Democrats First Step Post-Midterms: Elevating the Radical Left

Posted on Tuesday, November 8, 2022
by AMAC Newsline
pelosi, california population

AMAC Exclusive – By Andrew Abbott

The auguries are not favoring the Democratic Party on Tuesday. With millions of votes already cast and voters lining up at polling places, most polls predict Democrats will lose, at minimum, control of the House of Representatives. Should that happen, Democratic House leadership will likely be forced to confront a harsh reality they can no longer avoid.

The top three Democratic House leaders have a combined age greater than the United States of America. Speaker of the House Nancy Pelosi, Majority Leader Steny Hoyer, and Majority Whip James Clyburn are among the oldest members of Congress; 82, 83, and 82, respectively. Alongside the 79-year-old President Joe Biden, Democratic leadership has faced withering criticism from younger progressives who feel they’re too old and out of touch to govern effectively. In September, Ohio Democratic Senate Candidate Rep. Tim Ryan said of his party’s leadership, “I think it’s time for a generational move.”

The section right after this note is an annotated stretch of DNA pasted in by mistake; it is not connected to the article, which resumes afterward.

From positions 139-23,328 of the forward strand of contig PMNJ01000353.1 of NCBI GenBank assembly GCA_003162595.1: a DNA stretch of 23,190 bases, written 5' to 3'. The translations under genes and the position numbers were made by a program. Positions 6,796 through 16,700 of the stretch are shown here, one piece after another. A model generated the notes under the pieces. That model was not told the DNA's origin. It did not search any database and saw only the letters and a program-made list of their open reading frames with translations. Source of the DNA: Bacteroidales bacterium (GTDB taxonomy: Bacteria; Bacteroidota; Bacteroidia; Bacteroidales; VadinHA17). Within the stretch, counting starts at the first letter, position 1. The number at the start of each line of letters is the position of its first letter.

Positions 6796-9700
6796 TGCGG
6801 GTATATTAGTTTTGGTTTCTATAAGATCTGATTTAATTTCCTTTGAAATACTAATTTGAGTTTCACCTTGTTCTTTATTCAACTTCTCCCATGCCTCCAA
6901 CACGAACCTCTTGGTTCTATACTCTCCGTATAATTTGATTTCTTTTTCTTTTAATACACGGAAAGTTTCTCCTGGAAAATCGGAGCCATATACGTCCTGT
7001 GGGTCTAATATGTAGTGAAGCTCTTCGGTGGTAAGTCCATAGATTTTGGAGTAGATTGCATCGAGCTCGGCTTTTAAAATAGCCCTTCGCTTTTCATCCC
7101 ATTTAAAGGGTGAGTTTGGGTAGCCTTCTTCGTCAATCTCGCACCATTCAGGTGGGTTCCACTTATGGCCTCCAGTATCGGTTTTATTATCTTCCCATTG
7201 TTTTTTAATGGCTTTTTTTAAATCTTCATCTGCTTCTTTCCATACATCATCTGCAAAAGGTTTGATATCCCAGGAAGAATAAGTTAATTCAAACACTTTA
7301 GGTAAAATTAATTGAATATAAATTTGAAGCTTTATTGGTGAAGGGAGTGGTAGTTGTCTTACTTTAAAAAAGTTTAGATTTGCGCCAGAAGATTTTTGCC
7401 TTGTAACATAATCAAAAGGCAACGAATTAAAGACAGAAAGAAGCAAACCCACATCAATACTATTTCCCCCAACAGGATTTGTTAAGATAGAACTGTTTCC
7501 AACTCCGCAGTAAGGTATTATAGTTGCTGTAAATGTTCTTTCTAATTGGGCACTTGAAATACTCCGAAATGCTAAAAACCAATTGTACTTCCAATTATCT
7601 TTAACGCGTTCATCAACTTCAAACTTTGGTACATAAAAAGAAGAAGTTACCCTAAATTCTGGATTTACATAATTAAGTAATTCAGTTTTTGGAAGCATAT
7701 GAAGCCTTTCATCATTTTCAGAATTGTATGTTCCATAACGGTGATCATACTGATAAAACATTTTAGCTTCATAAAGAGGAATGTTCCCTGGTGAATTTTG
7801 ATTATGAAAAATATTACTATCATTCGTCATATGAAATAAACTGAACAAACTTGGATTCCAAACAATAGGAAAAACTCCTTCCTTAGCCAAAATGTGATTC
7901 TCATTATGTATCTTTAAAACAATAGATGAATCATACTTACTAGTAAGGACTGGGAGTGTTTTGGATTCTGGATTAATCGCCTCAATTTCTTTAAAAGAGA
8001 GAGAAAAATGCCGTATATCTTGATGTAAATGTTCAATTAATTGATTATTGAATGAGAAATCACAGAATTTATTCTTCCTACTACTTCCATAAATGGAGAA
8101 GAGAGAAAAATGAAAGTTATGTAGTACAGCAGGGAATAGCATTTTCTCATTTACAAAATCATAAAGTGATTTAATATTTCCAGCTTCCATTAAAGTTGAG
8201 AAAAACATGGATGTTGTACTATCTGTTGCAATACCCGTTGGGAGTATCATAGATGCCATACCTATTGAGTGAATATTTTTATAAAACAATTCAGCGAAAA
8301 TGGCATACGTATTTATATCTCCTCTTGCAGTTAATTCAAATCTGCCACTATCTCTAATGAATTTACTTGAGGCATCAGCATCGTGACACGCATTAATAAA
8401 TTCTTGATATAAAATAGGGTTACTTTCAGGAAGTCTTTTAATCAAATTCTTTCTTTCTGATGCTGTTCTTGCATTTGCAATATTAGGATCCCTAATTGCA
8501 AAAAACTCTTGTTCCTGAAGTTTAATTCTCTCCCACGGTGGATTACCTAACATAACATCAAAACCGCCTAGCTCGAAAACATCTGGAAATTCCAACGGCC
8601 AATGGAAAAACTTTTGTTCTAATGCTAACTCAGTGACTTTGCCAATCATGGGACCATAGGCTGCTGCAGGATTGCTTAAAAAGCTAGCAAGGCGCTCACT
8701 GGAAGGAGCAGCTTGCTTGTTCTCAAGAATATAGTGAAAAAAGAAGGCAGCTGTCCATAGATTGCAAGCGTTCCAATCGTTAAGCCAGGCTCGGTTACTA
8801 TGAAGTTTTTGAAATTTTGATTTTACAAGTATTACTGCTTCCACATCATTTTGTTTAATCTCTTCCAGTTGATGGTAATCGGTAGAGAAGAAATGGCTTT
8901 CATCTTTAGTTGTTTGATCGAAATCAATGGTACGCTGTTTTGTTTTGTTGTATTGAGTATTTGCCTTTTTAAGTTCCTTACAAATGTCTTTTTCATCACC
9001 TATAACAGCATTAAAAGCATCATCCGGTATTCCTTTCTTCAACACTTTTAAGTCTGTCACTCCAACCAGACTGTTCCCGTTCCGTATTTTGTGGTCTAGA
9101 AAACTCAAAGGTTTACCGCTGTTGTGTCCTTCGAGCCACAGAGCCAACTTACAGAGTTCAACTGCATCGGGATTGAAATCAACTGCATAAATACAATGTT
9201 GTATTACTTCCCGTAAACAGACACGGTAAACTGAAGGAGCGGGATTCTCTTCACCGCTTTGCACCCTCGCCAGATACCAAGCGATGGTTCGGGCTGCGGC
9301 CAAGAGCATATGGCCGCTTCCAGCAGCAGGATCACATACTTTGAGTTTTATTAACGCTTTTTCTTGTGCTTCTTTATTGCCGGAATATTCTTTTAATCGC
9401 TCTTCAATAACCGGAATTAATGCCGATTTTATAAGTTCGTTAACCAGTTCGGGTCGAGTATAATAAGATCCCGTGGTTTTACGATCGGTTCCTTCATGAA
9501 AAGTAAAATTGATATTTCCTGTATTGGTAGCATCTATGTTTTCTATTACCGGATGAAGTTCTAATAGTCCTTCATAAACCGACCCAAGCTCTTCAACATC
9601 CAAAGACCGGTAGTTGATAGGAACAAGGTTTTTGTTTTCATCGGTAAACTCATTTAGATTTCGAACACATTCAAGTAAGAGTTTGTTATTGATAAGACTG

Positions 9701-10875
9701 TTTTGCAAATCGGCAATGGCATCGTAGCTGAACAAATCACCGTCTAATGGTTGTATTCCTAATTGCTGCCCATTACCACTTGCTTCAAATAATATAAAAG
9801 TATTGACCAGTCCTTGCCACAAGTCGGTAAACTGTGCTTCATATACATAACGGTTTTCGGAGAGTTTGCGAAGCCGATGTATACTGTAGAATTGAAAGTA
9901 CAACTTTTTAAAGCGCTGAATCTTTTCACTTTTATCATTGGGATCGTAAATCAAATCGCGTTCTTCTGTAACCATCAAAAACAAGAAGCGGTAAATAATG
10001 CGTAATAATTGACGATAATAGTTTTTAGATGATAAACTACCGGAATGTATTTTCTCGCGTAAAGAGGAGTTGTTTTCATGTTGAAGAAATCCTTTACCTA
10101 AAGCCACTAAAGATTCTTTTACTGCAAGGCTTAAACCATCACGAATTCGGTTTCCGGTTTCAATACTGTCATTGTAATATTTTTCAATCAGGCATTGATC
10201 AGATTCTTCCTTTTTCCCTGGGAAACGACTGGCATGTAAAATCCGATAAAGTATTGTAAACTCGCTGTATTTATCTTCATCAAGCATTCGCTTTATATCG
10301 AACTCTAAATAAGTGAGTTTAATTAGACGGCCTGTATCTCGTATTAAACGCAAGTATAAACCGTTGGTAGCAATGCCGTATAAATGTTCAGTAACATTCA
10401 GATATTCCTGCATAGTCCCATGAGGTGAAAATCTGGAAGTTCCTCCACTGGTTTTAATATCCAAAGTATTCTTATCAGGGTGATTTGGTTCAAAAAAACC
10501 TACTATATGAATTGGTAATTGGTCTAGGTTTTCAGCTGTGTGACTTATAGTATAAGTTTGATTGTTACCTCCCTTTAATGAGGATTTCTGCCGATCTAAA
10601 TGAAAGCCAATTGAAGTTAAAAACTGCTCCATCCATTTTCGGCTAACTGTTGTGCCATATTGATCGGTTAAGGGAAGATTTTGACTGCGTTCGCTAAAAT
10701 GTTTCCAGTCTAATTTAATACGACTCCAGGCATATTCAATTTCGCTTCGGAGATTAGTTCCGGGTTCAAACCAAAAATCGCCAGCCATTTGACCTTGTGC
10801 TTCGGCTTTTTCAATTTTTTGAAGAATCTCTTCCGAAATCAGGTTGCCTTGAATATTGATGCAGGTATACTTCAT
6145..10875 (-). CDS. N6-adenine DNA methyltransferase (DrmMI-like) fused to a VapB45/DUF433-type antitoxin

In 2018, Speaker Pelosi could only win back her position after promising to retire by 2022. Should she do so, her lieutenants, Hoyer and Clyburn, will likely face immense pressure to join her in stepping down. This triumvirate has been able to hold the splintering Democrat coalition of progressives and moderates together through sheer power, an impressive feat. When they retire, this responsibility will fall on a new class of Democrat leaders, one prone to even more radical policies than their predecessors.